The set of the world premiere of Looking Back – West at the MTC Warehouse Theatre is striking to say the least. A large war monument in the centre of the stage is framed by two simple picnic benches against a backdrop of screens portraying the peaceful greenery of New York City’s Madison Square Park. This human construction of nature, along with the contrast between the intimidating monument and the quiet park, dominates the themes throughout Robert Lewis Vaughan’s bittersweet play.
The one-man play follows young teenager Perry for a period during his life when he runs away from home and his abusive father. The entire show is narrated by Perry himself. It is a testament to the skill of the playwright, of director Steven Schipper and of actor Eric Blais (played by Carmen Melillo on alternating nights) that the audience can “see” each imaginative scene as it happens. All that is really seen is the man holding a drink and moving from standing to seated positions as he tells his story.
Blais is convincing as young Perry, an innocent boy forced to deal with harsh adult realities before his time. The nervous ticks of finger tapping and leg shaking are spot on, as are Blais’s change in tone and word choice, depending on which part of the story he is recounting.
An endearing personality with a love of animals and a longing for friendship, Perry’s character makes the audience laugh, smile and sigh in empathy. It is a highly emotive performance capturing the hardships that even the young must face.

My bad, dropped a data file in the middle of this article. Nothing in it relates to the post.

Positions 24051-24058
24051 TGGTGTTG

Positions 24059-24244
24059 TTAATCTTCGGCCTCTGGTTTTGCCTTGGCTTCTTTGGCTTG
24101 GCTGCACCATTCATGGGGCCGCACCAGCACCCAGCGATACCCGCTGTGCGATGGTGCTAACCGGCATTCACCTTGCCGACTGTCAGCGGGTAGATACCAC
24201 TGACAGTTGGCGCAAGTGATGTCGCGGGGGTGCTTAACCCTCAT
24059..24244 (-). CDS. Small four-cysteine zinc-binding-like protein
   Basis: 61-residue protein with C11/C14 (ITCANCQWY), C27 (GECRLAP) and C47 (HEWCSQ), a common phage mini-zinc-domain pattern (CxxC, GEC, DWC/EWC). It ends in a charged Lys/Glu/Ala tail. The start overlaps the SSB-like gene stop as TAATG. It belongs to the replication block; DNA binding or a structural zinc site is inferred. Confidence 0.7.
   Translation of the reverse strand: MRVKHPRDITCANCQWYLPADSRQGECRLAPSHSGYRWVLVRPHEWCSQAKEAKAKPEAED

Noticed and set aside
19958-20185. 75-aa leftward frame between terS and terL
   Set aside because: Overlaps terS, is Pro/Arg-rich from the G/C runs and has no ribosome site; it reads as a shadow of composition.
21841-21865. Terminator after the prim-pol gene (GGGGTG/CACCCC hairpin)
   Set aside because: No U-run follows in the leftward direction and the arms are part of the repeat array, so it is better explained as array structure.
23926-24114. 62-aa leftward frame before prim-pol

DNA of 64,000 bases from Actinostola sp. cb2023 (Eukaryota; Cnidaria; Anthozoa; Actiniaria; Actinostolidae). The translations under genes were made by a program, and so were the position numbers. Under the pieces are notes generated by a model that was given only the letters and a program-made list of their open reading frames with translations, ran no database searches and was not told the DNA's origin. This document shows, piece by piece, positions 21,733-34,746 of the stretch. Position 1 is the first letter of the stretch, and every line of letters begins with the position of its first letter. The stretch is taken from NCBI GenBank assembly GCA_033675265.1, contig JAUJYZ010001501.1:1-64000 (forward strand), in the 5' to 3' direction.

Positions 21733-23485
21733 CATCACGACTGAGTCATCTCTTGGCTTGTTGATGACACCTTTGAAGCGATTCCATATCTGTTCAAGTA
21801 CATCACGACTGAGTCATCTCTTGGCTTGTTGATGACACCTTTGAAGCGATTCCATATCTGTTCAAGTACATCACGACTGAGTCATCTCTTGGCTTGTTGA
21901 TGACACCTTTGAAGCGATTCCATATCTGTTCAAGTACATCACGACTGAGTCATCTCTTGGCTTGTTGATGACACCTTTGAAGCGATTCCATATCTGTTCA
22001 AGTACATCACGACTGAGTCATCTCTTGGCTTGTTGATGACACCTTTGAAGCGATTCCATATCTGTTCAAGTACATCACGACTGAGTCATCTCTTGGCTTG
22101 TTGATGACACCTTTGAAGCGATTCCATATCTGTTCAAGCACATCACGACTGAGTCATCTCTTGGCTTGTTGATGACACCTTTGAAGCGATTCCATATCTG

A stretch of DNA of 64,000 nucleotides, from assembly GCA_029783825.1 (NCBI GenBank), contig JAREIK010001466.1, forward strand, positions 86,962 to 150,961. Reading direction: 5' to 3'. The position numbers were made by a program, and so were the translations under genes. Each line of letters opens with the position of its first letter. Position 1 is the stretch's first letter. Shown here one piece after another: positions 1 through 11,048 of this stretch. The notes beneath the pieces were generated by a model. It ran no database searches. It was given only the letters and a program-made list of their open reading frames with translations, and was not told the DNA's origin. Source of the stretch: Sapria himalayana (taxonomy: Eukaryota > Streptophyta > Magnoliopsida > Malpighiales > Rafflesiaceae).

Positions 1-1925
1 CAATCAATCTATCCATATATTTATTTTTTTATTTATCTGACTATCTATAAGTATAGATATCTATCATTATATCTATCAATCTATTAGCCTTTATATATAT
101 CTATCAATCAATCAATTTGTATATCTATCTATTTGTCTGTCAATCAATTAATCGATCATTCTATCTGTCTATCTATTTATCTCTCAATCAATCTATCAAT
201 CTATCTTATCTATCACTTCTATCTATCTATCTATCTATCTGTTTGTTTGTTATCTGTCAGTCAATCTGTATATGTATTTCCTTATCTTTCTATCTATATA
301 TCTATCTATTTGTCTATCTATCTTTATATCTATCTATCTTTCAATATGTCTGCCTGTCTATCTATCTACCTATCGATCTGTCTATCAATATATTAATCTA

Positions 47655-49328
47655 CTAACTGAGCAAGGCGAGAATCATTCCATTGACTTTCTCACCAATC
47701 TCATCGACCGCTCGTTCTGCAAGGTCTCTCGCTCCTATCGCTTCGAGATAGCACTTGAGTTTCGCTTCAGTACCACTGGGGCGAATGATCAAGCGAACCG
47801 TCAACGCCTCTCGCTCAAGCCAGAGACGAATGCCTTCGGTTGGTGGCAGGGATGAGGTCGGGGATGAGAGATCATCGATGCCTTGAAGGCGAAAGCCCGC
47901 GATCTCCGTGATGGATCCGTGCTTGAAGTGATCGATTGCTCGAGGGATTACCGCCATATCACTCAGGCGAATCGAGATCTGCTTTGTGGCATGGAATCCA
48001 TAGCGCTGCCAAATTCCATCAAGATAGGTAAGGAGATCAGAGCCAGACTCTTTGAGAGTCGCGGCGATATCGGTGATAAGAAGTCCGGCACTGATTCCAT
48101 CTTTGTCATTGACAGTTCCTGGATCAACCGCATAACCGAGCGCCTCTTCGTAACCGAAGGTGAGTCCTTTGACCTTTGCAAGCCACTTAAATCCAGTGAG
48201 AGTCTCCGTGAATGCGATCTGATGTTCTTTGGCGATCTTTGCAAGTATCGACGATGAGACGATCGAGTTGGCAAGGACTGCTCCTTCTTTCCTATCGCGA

The script conveys raw emotion within its enrapturing narrative form. Playwright Robert Lewis Vaughan uses an effective conversational writing style. Even though a few of the lines border on cliché, overall, the writing flows so gracefully that the audience can easily lose themselves in the sad yet inspiring tale. Although Blais fumbled a couple lines in the second act, his delivery in the first act was perfect, and he performed with such feeling that the slips did not detract from the play.
Looking Back – West reminds us that there is always more to people than what we see on the surface and that no matter how dark some moments of our lives may be, there is always hope that we will rise from it stronger and more capable than before.
Published in Volume 64, Number 21 of The Uniter (March 4, 2010)